Hercule Poirot ranks with other characters like Sherlock Holmes, as one of the great and best loved fictional detectives. Created by Agatha Christie for the 1920 novel The Mysterious Affair at Styles, the diminutive and somewhat fussy Belgian detective has been enjoyed for his keen mind, comic arrogance, and playing his part in some of the most famous fictional mysteries to emerge from Christie. He enjoyed a long career by fictional standards, and did not meet his death until the 1975 novel Curtain. In between his first novel and his last, Poirot was featured in more than 50 short stories and 30 novels.
Mirroring Sir Arthur Conan Doyle’s dislike of Holmes, Christie did begin to despise Poirot by the 1960s and expressed a wish of killing him off. For readers, it’s fortunate that she waited since Curtain is considered to be one of Christie’s most interesting novels written towards the end of her career. An interesting thing occurred with the death of the character; the New York Times actually featured him in an obituary. It was the first time the Times eulogized a fictional character.
In most novel-length stories, readers come to depend upon several key features of his character. First, though Poirot appears arrogant, he is justified by successfully solving crimes. In short stories, there is a reference to one crime he could not solve as a Belgian detective.
References to Poirot include physical descriptions of him: his elaborately waxed and curled mustache, his egg shaped head, his patent leather shoes, his neat mode of dress, and his eyes that glisten green like a cat’s. Several key phrases are associated with the character. None are better known than Poirot’s references to the genius of his “little grey cells,” or superior brain.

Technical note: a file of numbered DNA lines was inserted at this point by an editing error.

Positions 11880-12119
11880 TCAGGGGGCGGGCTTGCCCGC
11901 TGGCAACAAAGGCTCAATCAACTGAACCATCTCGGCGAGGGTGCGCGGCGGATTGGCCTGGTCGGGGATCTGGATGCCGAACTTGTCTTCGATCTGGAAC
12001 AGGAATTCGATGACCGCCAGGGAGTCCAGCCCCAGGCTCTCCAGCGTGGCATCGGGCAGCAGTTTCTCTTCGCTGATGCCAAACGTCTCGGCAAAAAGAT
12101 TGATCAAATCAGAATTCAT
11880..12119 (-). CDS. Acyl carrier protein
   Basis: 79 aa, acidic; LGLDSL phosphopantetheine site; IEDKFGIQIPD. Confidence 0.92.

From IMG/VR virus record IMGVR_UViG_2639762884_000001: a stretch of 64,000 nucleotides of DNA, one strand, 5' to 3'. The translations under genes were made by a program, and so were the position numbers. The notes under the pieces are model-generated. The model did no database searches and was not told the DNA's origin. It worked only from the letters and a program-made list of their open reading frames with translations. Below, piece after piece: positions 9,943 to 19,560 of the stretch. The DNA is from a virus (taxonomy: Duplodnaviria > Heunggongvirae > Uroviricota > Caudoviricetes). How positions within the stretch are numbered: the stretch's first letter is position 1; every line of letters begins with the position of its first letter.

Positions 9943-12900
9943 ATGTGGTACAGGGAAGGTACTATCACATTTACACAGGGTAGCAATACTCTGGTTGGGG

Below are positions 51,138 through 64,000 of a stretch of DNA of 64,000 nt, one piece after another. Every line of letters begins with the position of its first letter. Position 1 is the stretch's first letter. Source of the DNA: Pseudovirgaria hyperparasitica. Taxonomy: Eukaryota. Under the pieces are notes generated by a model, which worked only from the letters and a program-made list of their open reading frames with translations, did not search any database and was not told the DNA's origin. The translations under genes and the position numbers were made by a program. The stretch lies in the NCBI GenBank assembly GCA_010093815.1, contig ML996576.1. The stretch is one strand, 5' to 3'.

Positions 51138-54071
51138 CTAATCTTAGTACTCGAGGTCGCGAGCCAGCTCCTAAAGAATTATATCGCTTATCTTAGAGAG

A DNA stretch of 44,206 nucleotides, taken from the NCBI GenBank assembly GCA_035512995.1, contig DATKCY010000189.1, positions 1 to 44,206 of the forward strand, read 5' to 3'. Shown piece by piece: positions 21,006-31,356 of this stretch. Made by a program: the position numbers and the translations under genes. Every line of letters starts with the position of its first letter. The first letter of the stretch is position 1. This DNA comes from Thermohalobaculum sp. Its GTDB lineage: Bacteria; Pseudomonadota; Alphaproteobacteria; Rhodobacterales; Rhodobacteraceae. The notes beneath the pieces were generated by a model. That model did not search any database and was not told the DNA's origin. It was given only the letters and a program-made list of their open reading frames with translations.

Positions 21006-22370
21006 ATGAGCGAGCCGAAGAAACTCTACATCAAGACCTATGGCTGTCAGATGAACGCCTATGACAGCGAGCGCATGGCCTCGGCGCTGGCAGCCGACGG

The novels mostly take place in England or abroad. Both British and American characters are apt to underestimate Poirot. They see his elaborate dressiness and his bravado as excessive and likely fraudulent. He’s often viewed as comical, and as he ages, he is especially viewed as an object of comedy to young ladies. They often dismiss his talents because of his appearance.
Two main characters, either one or the other, generally accompany Poirot. In many novels, and especially in his first and last, his “Watson” is Captain Arthur Hastings. Hastings tends to help the detective by his usually completely incorrect suppositions, which lead Poirot to the truth.
Another frequent companion is Mrs. Ariadne Oliver, who many have taken as a semi-autobiographical caricature of Christie. Mrs. Oliver is a mystery writer, who has a famous foreign detective character she frequently discusses killing. Like Poirot, she has a penchant for finding herself in situations where murders occur, and she frequently calls on him to help her solve them.
Some of the most famous Poirot novels include Murder on the Orient Express, The Murder of Roger Ackroyd, The ABC Murders and Death on the Nile. Many novels featuring this character have been turned into feature films or BBC adaptations. Numerous actors have lined up to play the detective, including Peter Ustinov, Ian Holm, Albert Finney, and Alfred Molina. Most found Poirot portrayals to be lacking in the essential description of the character. Ustinov, Finney and Molin, were generally thought too tall for the part.
In 1989, the BBC began producing Poirot films with David Suchet as the character. Most Christie fans feel Suchet represents the quintessential Poirot, because he gets all the detective's mannerisms and physical appearance perfectly right. Many of the BBC films are based on short stories, and while fans enjoy Suchet’s character, they do not always enjoy the liberties taken with Christie’s work, and would like to see some of the more famous novels turned into faithful teleplays.